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A top Sandinista comandante says Nicaragua cannot turn into 'another Cuba'

By Dennis VolmanStaff writer of The Christian Science Monitor / November 21, 1984

Managua, Nicaragua

Comandante Carlos Nunez, the Sandinista in charge of negotiating on Nicaragua's political future with opposition leaders, says no one has to worry about Nicaragua turning into ''another Cuba.''

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The shy low-key negotiator says anyone who suggests his country is heading toward a Cuban-style society is ''not thinking objectively'' about Nicaragua's political and economic conditions.

There is no possibility of ''declaring socialism'' because the conditions necessary for such a step do not exist in Nicaragua ''either in terms of the country's judicial forms, nor its economic organization, nor the development of its social structure, nor in view of the war of aggression being launched against it.''

A mixed economy is the only viable alternative for Nicaragua now, says Nunez.

The soft-spoken intellectual - viewed as relatively moderate politically - has had a generally low public profile until recently. But most of the moves associated with recent Sandinista liberalization of the political system come under his aegis. Comandante Nunez was in charge of organizing Nicaragua's Nov. 4 election, and he is the top negotiator in talks with the opposition.

In an interview with the Monitor, Nunez sketched out the kind of political future that the Sandinistas may have in mind for Nicaragua. Although he is a moderate in a directorate that includes some hard-line radicals, his comments given in such interviews generally reflect the consensus of opinion of directorate members.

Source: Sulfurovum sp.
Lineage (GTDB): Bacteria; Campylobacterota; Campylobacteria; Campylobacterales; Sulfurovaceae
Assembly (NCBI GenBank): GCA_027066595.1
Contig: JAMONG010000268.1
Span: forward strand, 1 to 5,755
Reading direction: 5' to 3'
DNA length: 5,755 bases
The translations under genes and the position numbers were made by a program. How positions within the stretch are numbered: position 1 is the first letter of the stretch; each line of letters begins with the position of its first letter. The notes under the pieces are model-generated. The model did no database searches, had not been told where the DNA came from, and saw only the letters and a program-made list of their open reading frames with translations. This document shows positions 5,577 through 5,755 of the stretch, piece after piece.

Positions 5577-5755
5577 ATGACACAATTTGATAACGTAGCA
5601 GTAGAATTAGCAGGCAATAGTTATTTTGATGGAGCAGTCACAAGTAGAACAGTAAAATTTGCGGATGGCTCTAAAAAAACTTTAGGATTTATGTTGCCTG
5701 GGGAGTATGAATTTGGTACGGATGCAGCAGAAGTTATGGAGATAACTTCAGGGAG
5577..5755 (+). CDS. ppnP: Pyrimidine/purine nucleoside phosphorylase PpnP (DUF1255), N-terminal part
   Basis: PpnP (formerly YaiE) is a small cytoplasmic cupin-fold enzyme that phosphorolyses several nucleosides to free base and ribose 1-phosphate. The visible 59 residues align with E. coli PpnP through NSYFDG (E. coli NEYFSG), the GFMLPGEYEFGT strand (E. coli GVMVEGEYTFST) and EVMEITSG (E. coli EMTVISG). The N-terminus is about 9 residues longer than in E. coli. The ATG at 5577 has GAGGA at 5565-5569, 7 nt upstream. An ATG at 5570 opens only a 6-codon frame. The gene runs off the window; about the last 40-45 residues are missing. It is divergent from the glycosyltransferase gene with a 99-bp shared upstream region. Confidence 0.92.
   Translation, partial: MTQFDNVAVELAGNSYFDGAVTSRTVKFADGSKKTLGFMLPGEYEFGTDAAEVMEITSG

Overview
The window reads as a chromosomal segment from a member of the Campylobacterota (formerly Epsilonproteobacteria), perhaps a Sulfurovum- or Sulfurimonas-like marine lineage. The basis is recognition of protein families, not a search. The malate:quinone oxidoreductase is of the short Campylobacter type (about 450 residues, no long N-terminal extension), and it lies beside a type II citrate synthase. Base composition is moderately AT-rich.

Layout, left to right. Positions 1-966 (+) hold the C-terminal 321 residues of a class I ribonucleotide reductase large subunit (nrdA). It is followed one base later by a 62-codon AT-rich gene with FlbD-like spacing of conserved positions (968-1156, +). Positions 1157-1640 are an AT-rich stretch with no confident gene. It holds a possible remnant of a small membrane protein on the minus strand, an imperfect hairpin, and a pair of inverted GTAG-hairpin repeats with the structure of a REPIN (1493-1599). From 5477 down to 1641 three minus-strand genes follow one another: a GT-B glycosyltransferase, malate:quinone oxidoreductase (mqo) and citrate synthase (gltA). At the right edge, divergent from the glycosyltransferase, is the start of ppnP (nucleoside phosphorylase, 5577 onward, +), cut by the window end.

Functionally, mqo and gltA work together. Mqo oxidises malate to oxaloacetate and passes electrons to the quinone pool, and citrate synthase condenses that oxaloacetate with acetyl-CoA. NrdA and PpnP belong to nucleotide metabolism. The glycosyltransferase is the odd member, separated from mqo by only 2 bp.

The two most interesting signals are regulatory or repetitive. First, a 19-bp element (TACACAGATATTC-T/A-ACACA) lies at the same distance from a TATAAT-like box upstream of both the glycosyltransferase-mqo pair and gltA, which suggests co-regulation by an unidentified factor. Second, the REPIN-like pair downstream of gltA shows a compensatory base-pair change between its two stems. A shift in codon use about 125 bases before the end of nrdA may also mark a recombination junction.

The picture Nunez paints is of a Sandinista leadership that intends to keep basic control over Nicaraguan society, but one that is willing to make some concessions to the opposition. He suggests the Sandinistas are willing to give guarantees of a mixed economy and political pluralism and even to make significant concessions such as depoliticizing the Sandinista-controlled neighborhood block committees.

But Nunez also made it clear that the Sandinistas' understanding of political pluralism is a system in which fundamental control remains in Sandinista hands, and in which opposition parties must follow the Sandinista leadership in questions of national importance. The Sandinistas can follow this scenario, he suggests, because they feel the Nov. 4 election legitimized their control of government. This control is not to be an issue, he said.

''The National Dialogue (the Sandinista-opposition talks) cannot be a parallel instrument to the National Assembly (the recently elected Nicaraguan parliament) because if it would be, then it would have been useless to have the elections,'' he said. ''It would be ridiculous to hold the elections and then ignore the results.''

Nunez also said parties that did not participate in this month's election - and that includes some of the more important opposition parties - would not be included in the developing political system. But so far some members of the Coordinadora - the main opposition grouping of business organizations, labor unions, and politicians that nominated Arturo Cruz for president but then never participated in the election - have been included in current talks.